Various nod gene inducers, Nod factors, and polysaccharides are all involved in determining host specificity. Thus, there appears to be a true communication between the symbiotic partners leading to each recognizing the other.
Control of nod Gene Expression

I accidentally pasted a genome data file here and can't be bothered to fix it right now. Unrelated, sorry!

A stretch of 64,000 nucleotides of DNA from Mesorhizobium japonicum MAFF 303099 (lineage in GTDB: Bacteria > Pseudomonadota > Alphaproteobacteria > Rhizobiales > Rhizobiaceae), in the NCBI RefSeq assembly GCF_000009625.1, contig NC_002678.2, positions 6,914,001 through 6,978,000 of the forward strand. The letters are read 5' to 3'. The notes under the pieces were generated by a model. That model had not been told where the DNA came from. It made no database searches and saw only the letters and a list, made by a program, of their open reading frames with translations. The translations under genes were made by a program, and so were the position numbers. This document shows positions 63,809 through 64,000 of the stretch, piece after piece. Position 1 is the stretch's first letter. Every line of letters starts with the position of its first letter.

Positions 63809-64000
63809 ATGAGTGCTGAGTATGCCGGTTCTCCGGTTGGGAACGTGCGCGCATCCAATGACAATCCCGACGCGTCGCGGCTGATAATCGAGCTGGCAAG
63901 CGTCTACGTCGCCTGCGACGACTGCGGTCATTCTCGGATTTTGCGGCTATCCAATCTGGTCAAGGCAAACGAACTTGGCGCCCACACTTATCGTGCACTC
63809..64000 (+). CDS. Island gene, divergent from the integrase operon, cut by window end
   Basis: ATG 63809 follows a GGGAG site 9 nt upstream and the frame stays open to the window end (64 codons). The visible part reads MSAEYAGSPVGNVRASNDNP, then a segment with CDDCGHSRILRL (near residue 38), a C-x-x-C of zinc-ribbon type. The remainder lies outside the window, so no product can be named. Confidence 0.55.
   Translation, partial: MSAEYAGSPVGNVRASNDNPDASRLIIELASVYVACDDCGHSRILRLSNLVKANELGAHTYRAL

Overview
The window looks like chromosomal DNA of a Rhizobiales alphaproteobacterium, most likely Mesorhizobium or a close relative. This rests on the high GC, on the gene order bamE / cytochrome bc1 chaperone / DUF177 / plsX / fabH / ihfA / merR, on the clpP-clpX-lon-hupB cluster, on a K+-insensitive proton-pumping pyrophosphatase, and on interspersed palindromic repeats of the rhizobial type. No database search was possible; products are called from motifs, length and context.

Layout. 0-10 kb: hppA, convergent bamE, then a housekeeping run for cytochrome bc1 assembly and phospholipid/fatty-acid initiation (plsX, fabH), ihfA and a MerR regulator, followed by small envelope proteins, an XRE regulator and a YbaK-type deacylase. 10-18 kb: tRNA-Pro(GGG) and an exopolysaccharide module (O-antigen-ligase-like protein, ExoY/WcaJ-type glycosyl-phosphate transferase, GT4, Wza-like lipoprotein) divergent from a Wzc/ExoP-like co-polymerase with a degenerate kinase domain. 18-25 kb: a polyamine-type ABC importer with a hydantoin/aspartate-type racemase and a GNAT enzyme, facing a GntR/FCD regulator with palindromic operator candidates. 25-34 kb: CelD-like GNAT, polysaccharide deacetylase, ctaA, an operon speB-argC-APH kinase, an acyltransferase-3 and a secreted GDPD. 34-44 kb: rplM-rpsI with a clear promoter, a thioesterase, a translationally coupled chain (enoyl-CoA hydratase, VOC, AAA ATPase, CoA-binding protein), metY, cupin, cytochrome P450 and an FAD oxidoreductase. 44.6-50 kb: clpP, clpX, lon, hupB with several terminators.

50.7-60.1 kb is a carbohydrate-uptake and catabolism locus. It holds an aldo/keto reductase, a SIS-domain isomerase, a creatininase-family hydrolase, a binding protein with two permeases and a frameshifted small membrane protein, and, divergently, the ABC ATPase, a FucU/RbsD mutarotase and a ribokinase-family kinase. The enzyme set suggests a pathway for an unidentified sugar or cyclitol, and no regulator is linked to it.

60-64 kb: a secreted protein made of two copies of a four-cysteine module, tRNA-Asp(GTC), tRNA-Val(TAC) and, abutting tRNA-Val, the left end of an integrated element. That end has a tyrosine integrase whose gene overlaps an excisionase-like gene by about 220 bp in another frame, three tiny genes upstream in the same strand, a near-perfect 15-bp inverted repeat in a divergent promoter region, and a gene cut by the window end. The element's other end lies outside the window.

In rhizobia, nod genes are organized in several operons, located either on the chromosome or on large (Sym) plasmids. The complete sequence of the Sym plasmid has been determined for Rhizobium sp. NGR234 (56). The expression of nod genes is positively regulated by the LysR-type trans-activator protein NodD (138). The plant signal-inducible nod operons are preceded by a conserved cis-regulatory element, the nod box. NodD binds to the nod box sequence and upon interaction with the inducing flavonoid, activates transcription of these operons. Thus, nod genes are coordinately regulated, constituting a nod regulon. The interaction of NodD with the specific flavonoids of the host plant represents the first level of host-specific recognition. Superimposed onto this basic activation mechanism are a variety of additional control circuits. Many species of rhizobia contain several generally highly homologous nodD genes that result in the production of NodD proteins capable of interacting with a range of different inducer molecules. A particular case is represented by the NodD homologue SyrM (a symbiotic regulator) that is involved in both the activation of nod genes and the induction of exopolysaccharide synthesis (113). In some species, nodD genes control their own expression via positive or negative autoregulation. Moreover, different NodD proteins can influence the expression of each other. There may be additional nod gene activators, e.g. a two-component regulatory system with NodV as the flavonoid sensor and NodW as the regulator has been identified in Bradyrhizobium japonicum (70). NodV has a different inducer spectrum than NodD and this appears to widen the host range (see 138).